Minami draws reference to the research of Montgomery (2007) in his studies of other civilizations like the Greeks, the Roman, Middle East, Meso-America and others around the globe, such as the Moai of Easter Island, who were found to have deforestation accompanied by eroding soil. Factors of rapid population growth, and wars were evident, but the great civilizations appear to be intricately linked to soil erosion leading towards collapse. 

In 1840 German Chemist Justus Von Liebig claimed that soil must have all its nutrients returned to it in order to sustain life. A constructive process existing in nature must be respected, and this is the fundamental basis for all living beings. 

Human beings live off the land, and they eat the soil, as all life sustaining plants come from soil, that give us life. Its for this purpose our humanity must respect soil and make great strides to protect it for the future generations. 

Our science has described it, our historical observations of great civilizations have reported it, and suddenly in our 21st Century, if we continue to ignore the importance of soil health to our own civilization, and learn from this message, we may travel the road of our ancestors.

Soil for humanity is monumental to everyone and everything. Our soil is a living breathing organism of live activity geared towards sustaining this planet. We’ve all been distracted with living our lives for such a long time that we did not come to realize the value of our soil. Join us on our journey building awareness and cultivating this natural relationship we have with our soil, that promotes life on Earth.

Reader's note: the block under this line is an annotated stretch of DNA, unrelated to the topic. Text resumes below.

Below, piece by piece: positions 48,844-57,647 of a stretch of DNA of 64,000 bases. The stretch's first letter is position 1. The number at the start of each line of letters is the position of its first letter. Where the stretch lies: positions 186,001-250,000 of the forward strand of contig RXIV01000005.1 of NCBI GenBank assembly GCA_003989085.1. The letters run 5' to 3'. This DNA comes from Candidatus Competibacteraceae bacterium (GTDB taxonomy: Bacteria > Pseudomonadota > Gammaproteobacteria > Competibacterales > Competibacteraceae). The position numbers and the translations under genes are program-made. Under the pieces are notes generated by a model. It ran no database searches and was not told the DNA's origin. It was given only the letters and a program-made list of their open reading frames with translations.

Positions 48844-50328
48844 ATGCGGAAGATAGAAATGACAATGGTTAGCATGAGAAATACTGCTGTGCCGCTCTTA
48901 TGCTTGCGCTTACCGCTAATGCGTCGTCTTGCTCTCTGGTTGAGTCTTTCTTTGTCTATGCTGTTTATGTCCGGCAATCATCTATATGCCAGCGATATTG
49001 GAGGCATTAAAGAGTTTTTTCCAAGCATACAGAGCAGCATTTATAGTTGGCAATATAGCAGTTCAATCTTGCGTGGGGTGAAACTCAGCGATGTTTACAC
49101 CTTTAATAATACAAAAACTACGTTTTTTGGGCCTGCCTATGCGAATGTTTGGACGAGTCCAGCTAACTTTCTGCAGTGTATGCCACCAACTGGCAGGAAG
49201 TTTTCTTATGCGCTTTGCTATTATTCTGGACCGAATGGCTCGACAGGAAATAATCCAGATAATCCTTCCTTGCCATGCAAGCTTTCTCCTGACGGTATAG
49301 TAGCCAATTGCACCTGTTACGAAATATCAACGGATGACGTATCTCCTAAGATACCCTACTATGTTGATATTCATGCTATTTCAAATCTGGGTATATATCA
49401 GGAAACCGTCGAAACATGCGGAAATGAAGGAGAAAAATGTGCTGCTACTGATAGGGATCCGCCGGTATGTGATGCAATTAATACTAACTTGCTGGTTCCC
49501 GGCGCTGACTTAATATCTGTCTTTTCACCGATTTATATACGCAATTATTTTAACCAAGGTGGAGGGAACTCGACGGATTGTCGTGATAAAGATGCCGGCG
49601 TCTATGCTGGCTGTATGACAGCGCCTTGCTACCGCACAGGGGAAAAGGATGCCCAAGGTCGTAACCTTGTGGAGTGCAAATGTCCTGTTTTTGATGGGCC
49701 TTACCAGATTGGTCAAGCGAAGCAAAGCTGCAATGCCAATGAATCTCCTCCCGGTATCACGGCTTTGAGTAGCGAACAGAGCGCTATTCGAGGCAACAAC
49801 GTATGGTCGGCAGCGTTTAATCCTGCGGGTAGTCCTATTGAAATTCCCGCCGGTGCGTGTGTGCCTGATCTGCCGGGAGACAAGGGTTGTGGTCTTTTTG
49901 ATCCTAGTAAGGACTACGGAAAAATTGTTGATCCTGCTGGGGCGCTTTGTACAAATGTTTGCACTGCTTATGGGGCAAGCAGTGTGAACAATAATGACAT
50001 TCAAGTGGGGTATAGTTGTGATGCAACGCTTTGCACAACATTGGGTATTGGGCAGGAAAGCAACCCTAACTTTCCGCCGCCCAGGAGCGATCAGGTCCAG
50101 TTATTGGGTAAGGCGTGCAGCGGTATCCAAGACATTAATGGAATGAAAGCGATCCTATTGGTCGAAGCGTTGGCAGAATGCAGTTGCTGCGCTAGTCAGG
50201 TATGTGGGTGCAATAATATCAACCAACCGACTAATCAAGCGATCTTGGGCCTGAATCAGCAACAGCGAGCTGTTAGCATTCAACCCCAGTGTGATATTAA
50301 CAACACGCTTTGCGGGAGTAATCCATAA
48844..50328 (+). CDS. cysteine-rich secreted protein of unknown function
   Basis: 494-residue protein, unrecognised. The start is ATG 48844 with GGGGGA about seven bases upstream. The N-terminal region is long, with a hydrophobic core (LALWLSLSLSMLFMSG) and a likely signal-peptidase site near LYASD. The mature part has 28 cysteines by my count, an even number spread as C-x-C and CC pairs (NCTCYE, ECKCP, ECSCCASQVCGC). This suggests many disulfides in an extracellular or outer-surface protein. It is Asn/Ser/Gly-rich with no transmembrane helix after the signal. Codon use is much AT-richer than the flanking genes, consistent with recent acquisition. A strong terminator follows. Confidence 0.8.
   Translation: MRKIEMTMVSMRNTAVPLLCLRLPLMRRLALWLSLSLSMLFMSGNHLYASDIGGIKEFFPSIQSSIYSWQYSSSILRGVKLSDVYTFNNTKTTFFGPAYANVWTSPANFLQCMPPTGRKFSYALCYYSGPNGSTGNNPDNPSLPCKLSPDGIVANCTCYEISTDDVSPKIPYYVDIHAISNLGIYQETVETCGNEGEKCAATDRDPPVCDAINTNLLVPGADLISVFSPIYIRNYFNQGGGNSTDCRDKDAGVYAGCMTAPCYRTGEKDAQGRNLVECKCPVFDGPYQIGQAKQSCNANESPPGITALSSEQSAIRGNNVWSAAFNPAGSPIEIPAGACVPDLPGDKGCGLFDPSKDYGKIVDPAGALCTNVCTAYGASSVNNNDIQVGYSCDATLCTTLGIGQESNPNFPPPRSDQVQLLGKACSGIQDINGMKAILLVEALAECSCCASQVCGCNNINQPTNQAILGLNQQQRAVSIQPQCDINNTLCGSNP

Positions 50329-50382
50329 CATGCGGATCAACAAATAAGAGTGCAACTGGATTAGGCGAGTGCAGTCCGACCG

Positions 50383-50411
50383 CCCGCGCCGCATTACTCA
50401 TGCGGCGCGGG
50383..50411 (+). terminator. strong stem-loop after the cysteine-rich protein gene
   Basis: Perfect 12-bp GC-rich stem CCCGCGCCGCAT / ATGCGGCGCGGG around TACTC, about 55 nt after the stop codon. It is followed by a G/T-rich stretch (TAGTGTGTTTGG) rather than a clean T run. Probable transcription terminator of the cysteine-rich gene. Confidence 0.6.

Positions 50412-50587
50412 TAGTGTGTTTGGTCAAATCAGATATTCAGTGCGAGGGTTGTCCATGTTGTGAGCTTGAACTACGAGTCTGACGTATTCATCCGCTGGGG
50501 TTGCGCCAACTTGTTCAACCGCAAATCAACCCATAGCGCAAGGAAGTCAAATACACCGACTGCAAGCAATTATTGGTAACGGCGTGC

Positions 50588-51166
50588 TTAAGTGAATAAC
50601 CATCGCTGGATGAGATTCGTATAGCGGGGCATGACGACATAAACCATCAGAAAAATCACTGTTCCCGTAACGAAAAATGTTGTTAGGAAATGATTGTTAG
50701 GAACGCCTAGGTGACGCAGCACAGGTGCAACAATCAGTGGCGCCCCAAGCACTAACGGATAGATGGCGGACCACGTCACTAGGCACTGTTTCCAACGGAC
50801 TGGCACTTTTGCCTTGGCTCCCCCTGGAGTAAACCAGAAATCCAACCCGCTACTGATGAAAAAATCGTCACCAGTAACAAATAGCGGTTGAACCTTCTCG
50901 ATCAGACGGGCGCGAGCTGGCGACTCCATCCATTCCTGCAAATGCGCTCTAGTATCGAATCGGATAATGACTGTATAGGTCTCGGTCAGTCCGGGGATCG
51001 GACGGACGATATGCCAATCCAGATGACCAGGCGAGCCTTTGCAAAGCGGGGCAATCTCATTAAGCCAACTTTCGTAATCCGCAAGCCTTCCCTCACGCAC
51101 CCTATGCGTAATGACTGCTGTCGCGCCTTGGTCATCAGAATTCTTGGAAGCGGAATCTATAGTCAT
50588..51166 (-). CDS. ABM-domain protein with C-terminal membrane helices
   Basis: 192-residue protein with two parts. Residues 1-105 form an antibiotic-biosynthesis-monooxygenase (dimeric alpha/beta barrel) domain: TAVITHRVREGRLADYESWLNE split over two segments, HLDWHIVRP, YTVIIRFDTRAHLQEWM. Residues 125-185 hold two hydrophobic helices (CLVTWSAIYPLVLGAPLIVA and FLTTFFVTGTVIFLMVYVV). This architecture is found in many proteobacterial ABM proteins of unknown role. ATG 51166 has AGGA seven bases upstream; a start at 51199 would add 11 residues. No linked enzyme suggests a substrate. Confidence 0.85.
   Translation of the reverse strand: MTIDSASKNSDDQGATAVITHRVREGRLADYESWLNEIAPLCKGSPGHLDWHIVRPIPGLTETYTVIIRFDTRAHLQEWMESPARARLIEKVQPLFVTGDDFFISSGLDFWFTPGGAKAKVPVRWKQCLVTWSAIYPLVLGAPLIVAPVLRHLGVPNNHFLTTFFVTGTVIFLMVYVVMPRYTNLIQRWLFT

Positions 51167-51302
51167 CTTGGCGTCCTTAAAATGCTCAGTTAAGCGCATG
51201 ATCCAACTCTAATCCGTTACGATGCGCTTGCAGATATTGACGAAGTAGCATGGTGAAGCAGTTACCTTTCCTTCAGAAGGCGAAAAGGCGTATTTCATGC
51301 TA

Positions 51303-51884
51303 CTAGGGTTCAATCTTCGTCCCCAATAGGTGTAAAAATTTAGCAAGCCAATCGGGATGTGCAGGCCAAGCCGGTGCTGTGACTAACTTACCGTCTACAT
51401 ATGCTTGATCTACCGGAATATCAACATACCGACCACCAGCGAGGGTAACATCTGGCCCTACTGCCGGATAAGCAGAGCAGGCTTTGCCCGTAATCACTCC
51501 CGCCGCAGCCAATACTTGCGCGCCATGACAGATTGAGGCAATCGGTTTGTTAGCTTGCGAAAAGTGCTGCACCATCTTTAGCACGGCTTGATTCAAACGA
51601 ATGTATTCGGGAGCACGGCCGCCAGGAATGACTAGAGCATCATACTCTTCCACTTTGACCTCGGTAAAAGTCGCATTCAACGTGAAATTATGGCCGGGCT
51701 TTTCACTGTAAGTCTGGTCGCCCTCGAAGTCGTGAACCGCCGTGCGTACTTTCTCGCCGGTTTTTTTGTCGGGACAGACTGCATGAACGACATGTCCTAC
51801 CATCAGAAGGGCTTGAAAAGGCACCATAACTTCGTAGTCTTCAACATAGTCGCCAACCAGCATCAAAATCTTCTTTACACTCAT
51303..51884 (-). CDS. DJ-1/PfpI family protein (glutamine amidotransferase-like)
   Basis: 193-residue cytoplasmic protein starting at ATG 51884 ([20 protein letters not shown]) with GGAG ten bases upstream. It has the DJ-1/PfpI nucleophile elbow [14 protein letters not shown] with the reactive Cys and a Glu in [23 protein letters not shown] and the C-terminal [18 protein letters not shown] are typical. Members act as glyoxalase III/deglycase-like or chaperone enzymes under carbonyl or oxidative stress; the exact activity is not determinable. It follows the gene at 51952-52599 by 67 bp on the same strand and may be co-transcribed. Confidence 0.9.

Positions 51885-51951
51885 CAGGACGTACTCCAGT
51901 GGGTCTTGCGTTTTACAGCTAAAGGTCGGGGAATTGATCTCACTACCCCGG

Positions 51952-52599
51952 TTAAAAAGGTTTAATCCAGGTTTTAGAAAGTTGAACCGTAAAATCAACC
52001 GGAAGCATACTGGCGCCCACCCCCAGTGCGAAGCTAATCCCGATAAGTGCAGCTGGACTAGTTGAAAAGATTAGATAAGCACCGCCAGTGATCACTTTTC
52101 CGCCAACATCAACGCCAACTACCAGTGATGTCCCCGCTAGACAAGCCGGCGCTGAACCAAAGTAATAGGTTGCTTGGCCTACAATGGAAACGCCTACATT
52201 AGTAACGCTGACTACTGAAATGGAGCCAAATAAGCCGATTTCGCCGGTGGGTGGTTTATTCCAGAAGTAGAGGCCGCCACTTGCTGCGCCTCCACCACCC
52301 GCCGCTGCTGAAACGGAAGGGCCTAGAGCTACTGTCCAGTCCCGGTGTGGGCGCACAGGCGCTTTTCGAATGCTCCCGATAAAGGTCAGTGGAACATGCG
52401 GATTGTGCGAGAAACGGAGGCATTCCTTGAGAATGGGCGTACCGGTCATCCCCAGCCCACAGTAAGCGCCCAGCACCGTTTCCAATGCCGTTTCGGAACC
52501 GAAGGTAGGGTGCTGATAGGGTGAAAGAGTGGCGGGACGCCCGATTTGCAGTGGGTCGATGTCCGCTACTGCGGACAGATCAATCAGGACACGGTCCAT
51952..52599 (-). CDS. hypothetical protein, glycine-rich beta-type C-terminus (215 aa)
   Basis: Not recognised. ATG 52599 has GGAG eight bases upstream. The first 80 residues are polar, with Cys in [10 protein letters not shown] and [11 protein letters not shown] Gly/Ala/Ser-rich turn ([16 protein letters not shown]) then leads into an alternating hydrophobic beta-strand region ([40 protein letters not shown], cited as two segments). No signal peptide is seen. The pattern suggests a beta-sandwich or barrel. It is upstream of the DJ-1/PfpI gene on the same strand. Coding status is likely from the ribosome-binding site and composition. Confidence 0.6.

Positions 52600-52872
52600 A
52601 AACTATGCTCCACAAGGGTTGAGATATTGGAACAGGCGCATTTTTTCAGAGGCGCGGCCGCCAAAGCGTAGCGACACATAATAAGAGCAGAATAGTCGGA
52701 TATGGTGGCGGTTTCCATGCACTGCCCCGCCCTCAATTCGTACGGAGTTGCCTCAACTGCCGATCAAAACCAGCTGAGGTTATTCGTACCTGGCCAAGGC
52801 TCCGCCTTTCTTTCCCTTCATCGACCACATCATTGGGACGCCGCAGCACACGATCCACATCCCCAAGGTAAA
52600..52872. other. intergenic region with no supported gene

Roots of medicine

Agriculture – When did we lose our Roots in Medicine?

Physician Daphne Miller observes the native indigenous diets work best for our health. Modernization has changed many of our traditional recipes, shifting waistline structure, and our sensible diet.

Don't forget to subscribe
to our newsletter

Sharing is caring for Soil For Humanity

Share on facebook
Facebook
Share on twitter
Twitter
Share on linkedin
LinkedIn
Share on email
Email
© 2020. All rights reserved - Soil for Humanity
Rogitex

Information request

Don't forget to subscribe
to our newsletter

This website uses cookies

We use cookies to personalise content and ads, to provide social media features and to analyse our traffic. We also share information about your use of our site with our social media, advertising and analytics partners who may combine it with other information that you’ve provided to them or that they’ve collected from your use of their services